I think the dynamic is different for local amateur competitions from, say, international professional ones.  The former can go both ways, as discussed above, but with the latter there are very large implications - both financial and status - riding on outcome and the question really is can a mark be bought?  There are no checks and ballances on the judging process - indeed its not that easy to see how to impose them - which means opportunity for tweaking outcomes.
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elisedance
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« Reply #5 on: October 29, 2011, 05:58:08 AM »

When I started this topic I had more in mind the top-ranked professional competitions rather than our own - and I think different rules hold there because the couples are all very well known by every judge. 

I find it interesting how obscure couples suddenly pop into the semi-finals (never finals) of international competitions and then they disappear just as fast from the rankings of the next one.  I'd be rather inttrigued to know the pre-competition 'preparation of these couples and whether coaching correlates with outcome.
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If you must leave the house, go build a home...

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SwingWaltz
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« Reply #6 on: October 30, 2011, 07:13:18 AM »

I never do it. But funny enough, my coach suggested that some time down the track we should take lessons from other judges, especially the top ranking ones.

One thing came up in our conversation regarding taking lessons from judges is that not only you may be favoured by that particular judge, you may also be favoured by other judges that are friends with the one you took lessons with.

Another experience in this regards is that when me and my new partner went to Melbourne for a competition after moving away from Melbourne since the start of the year, none of the Melbourne judges marked us but all the interstate judges marked us. And the following competition in NSW, we won our division by only dropping 4 first places across 3 dances in front of a judging panel of 7 judges.
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elisedance
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« Reply #7 on: October 30, 2011, 08:53:47 AM »

Yup, friends of friends is a factor but here its much more studio vs studio.  Indeed, some studios will not let their students complete unless they get a judge on the panel.  And so it goes Tongue Tongue Tongue
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phoenix13
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« Reply #8 on: May 15, 2013, 11:42:53 AM »

Weird.  I would like to believe that judges, first and foremost, care about the quality of the dancing.  I'd also like to believe that they watch the dancing on the day of the comp and mark couples accordingly.

Maybe I'm naïve  ...
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elisedance
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« Reply #9 on: May 16, 2013, 01:39:22 AM »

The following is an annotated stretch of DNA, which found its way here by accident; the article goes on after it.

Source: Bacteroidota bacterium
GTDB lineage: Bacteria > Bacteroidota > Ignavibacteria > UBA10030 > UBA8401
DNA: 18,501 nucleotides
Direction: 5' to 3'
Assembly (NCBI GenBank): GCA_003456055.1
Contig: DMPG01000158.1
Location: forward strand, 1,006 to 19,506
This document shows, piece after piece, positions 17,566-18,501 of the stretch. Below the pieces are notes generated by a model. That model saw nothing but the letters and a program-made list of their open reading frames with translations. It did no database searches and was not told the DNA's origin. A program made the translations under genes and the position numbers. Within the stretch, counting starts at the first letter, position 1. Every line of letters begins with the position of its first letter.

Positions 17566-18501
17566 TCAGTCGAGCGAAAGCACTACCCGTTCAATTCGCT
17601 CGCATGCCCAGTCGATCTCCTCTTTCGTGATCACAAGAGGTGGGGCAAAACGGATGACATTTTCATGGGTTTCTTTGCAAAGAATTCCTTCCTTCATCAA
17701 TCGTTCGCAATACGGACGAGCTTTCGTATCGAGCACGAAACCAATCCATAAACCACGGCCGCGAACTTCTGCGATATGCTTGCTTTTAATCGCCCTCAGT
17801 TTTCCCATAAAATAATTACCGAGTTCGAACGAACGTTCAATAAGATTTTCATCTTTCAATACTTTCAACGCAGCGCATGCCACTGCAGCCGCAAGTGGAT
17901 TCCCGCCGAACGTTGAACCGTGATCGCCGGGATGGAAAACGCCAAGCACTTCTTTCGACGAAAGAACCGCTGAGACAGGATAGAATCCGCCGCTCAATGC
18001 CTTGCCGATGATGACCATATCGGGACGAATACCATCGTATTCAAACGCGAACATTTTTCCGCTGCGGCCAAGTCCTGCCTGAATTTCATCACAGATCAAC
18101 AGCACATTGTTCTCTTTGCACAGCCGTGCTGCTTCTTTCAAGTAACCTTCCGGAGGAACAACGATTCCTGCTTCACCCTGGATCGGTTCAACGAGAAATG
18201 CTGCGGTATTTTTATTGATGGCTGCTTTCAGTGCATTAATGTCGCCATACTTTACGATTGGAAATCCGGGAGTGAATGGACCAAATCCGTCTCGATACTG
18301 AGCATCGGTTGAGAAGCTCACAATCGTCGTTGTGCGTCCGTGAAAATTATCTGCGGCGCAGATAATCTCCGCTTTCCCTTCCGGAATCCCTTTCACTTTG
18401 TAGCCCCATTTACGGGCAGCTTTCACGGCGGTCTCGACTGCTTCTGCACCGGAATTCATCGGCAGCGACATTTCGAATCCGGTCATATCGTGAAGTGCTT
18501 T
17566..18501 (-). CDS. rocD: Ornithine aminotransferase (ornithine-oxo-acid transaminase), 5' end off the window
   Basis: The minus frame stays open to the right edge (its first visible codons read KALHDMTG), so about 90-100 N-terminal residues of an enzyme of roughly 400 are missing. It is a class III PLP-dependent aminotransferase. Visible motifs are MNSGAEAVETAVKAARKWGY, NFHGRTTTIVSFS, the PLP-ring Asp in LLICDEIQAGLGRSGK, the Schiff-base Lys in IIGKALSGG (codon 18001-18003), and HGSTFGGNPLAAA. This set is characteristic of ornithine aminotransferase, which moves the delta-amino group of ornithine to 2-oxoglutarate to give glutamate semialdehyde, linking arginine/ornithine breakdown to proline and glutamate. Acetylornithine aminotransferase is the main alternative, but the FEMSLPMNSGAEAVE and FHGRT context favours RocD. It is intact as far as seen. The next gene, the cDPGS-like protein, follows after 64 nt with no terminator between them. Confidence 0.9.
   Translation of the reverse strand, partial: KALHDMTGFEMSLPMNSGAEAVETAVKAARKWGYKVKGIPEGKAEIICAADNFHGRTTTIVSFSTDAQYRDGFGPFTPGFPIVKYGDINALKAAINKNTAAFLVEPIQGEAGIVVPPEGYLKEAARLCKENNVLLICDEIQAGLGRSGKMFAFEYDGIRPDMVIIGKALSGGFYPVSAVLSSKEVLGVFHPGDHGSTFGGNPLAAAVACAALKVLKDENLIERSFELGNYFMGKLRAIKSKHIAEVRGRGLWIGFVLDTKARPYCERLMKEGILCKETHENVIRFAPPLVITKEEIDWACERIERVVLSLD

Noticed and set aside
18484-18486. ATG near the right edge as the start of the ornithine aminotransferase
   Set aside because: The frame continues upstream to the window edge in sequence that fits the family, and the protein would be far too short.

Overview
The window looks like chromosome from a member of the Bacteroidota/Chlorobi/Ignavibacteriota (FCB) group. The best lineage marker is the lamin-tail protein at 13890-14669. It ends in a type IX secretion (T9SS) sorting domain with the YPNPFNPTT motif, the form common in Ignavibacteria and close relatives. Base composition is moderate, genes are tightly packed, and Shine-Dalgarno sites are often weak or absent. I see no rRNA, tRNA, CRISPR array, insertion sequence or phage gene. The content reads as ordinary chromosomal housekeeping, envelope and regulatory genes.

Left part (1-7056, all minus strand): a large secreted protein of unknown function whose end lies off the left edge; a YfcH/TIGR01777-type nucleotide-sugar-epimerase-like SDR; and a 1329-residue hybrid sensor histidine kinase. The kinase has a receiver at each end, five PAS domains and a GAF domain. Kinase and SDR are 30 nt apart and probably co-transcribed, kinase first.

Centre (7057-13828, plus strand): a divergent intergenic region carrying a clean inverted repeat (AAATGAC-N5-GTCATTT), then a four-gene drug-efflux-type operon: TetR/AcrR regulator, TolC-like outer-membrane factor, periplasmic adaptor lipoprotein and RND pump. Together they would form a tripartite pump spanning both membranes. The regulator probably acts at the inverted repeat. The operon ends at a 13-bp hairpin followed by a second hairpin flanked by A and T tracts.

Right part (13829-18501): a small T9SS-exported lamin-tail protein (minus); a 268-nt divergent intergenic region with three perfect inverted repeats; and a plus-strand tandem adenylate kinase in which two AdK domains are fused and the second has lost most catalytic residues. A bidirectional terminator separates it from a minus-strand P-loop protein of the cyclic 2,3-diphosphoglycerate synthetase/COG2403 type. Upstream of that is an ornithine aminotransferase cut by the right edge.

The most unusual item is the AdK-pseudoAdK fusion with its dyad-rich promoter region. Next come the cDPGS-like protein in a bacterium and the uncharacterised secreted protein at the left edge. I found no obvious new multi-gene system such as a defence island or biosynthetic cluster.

Weird.  I would like to believe that judges, first and foremost, care about the quality of the dancing.  I'd also like to believe that they watch the dancing on the day of the comp and mark couples accordingly.

Maybe I'm naïve  ...
at top comps - absolutely - but as you get into the local ones its not always so simple Tongue
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If you must leave the house, go build a home...

The limit of your love is also the limit of your art...
phoenix13
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« Reply #10 on: May 16, 2013, 05:28:03 AM »

Yeah.  I can see that. Local politics, etc, might take a role.   Undecided
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elisedance
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« Reply #11 on: May 17, 2013, 04:42:34 AM »

... but the best thing is to ignore it and dance as if it does not exist.  You can't do anythign about it anyway..
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If you must leave the house, go build a home...

The limit of your love is also the limit of your art...
QPO
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« Reply #12 on: May 17, 2013, 05:15:05 AM »

... but the best thing is to ignore it and dance as if it does not exist.  You can't do anythign about it anyway..

That is what I feel about it too, we just dance our given best....and dont get involve in the politics....you will always loose more than you win.
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phoenix13
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« Reply #13 on: May 17, 2013, 08:11:13 AM »

That's all you can do. I'd also go ahead and take lessons from whoever I wanted, without playing on prejudices or asking for favors.  I'd trust them to keep things separate.  It is their job, after all. 

If they play politics, that's on them.  what I do is on me. All any of us can do is our best.
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Dona nobis pacem.